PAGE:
Warwick Gilbertson: Are you the local branch of the bank of Mum and Dad?
I’m Warwick Gilbertson. I’m one of the solicitors with Turnbull Hill Lawyers. Today I want to take you through three aspects of being a lender as a parent to your children. In essence, I want to talk to you about what you would as a banker do with due diligence.
Lending to your children
Your children come to you, and one of your children says, “Mum, Dad, I need help. Can you help me in buying my home?” You being the kind parent that you are, say, “Sure. What do you need?”
It’s a simple thing and it happens repeatedly, but it creates issues at the time you lend the money and going forward later on. If you lend funds to your children, under what terms do you lend them? Is it very clear whether it’s a gift or whether you’re actually saying to them, “I will lend you, say $200,000 but the terms are, I need interest paid.” At what rate? Or, “I need you to pay within a defined period of time.” Do your children understand those terms? Are they aware of it?
In those circumstances, it’s important that you document it, and what is to be the security for your loan? Are you trusting your children’s word? Do you honestly and realistically see that they have the capacity to honour the deal that they have with you? Because if they don’t, then you are the person who is at risk. How will you recover that money if it has been a loan? How will you prove it is a loan? How will you prove what the terms are? That is the reason why I say it’s important that you document it, and if you need to, that you secure it at the very least with a loan agreement, or preferably, if you are able to, secure it by a way of mortgage so it has a commercial character.
Why a commercial character? Because in our day and age, we know that our children go through their own difficulties of life. So your child in five years time, after you’ve lent them the money, goes through a marriage breakdown.
Is the money that you provided, a gift to them? A gift to both of them? A loan to just your child? A loan to both of them? What are the terms of it? What will a court in considering your children’s financial circumstances say is the arrangement they have with you? Do your due diligence as the bank of Mum and Dad?
Being a guarantor for your children
The second issue I want to talk to you about is, say you don’t lend the money, but your children say to you, “I don’t have sufficient collateral to borrow, but the bank say that if you go as my guarantor, they will lend me the money to buy my house.” Will you? You, being the kind parent that you are, say, “Sure. We will.”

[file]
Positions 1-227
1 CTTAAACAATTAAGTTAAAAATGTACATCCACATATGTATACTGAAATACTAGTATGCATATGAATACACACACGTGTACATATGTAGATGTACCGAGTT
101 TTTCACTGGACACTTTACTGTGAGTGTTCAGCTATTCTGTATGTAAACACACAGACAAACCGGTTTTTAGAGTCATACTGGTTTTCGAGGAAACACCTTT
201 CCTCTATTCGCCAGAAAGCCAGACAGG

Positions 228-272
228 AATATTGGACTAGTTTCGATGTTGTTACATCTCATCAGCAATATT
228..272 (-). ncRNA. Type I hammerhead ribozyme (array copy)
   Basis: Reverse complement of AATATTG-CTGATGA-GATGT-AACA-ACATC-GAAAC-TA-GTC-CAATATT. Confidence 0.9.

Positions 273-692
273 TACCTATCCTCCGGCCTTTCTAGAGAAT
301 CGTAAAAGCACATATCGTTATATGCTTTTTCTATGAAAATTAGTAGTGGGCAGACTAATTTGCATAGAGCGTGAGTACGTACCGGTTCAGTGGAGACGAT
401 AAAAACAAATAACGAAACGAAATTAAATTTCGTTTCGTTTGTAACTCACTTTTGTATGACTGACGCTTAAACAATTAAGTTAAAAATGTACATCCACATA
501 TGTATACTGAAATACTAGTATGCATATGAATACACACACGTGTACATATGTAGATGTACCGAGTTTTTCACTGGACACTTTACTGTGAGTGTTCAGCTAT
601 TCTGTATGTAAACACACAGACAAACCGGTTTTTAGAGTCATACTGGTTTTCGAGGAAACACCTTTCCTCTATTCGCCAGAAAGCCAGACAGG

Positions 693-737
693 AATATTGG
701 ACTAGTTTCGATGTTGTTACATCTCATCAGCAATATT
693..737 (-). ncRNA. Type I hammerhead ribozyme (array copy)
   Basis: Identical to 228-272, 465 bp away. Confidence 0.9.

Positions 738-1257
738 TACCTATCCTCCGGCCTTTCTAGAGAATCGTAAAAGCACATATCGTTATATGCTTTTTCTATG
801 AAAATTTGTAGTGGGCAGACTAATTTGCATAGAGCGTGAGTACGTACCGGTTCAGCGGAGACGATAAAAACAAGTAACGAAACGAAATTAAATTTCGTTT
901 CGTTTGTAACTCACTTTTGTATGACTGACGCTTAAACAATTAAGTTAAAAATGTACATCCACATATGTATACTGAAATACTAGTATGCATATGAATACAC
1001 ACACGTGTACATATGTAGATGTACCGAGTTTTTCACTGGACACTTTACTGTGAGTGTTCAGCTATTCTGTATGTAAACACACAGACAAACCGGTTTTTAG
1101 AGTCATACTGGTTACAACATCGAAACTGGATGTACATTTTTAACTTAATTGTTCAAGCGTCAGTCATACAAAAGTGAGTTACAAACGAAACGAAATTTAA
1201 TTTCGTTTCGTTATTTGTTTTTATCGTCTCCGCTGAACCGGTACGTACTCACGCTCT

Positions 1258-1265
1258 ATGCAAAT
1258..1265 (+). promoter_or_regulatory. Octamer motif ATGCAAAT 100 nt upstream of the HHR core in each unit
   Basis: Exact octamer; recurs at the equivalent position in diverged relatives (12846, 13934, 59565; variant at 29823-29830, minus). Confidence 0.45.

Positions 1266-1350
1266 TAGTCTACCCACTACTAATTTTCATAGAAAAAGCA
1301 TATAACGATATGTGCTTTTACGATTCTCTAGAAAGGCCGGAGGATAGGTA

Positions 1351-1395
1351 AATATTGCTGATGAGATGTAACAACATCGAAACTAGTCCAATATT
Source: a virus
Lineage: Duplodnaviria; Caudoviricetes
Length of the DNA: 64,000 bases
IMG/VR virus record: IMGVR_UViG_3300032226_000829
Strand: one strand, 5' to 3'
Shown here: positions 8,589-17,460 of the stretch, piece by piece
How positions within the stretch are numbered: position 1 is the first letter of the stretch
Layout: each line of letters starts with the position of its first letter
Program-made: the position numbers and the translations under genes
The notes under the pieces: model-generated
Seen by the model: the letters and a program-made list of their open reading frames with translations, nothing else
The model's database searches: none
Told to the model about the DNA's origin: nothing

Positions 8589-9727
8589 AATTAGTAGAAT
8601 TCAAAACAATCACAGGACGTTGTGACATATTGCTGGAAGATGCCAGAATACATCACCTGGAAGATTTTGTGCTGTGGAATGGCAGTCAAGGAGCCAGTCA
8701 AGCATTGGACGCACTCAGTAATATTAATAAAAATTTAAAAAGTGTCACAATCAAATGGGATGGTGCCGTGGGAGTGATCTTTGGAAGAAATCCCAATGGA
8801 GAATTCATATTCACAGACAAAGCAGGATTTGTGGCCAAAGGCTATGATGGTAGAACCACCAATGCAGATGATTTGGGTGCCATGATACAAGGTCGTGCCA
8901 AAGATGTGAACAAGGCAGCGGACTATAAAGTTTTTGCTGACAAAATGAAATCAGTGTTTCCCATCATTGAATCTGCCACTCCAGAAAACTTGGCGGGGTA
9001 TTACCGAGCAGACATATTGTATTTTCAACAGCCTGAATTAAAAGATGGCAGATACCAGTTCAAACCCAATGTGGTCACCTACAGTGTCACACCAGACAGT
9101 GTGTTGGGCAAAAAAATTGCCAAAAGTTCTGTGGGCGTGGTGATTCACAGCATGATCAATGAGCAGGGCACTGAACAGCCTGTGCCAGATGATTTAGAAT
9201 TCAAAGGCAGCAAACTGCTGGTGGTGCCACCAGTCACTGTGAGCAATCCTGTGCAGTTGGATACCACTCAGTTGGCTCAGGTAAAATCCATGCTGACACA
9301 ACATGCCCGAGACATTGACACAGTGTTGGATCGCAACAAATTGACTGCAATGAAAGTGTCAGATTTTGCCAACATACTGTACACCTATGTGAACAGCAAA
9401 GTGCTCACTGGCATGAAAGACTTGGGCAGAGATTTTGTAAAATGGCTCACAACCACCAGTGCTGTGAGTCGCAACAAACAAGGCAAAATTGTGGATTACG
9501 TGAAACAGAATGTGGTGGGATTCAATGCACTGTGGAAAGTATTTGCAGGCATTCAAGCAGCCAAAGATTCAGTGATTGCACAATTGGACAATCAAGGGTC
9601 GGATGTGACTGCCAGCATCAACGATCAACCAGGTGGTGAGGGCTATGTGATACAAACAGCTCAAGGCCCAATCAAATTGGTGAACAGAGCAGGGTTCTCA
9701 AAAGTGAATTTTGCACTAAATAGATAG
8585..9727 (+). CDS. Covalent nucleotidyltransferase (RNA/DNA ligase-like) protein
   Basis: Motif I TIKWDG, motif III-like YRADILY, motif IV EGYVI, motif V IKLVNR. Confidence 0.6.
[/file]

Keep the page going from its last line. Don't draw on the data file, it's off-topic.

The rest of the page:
Be aware that when you sign the guarantor document, you are being liable for that debt, and you need to face the reality that at some stage that is a debt that you may be called on to pay. In addition, say you may be doing your own form of development and acquiring assets over the years. Are you aware that when you go to your bank to borrow, to buy, say your investment property, that the financial institution will not take just into account your immediate finances, but also the existence of this guarantee as a loan, and it will lessen your capacity to borrow?
Be realistic. Think about what you’re signing, and if the bank asks for your deeds, are you really just the guarantor, or are you also one of the borrowers with your property as security? Be alert.
Finally, the third matter I’d like to draw to your attention is, as the diligent parent, you’ve already thought about your estate planning and doing a will, and you’ve made a will treating your children equally, and yet, one of those children you’ve lent the $200,000 to.
What is to occur on your death if that debt is still in existence? Is it to be forgiven? Is it to be paid back to the estate and under what terms? If it’s to be forgiven, do you really understand that that means your will is not treating your children equally? There needs to be an adjustment because you have made a further provision for one child during their life.
The situation is, when you are the bank of Mum and Dad, when your child comes to you, you do need to do your due diligence. You need to think about how will I get my money back when I need it? What will happen if something happens to my child such that I have an arrangement which is legally enforceable? What should I do in regard to protecting my own assets going forward, if I’m a guarantor, and does it mean that I’m content to treat one child differently to my others?
As you can see, with these issues in your mind, it would be important for you to seek assistance from a legal adviser who can take you through the various aspects and point out to you how that will affect you and how to protect yourself and your child.
If that is of interest to you, if it is a concern to you, come and see us at Turnbull Hill. We deal with these issues day by day. We can point out and guide you through how best to deal with the situation.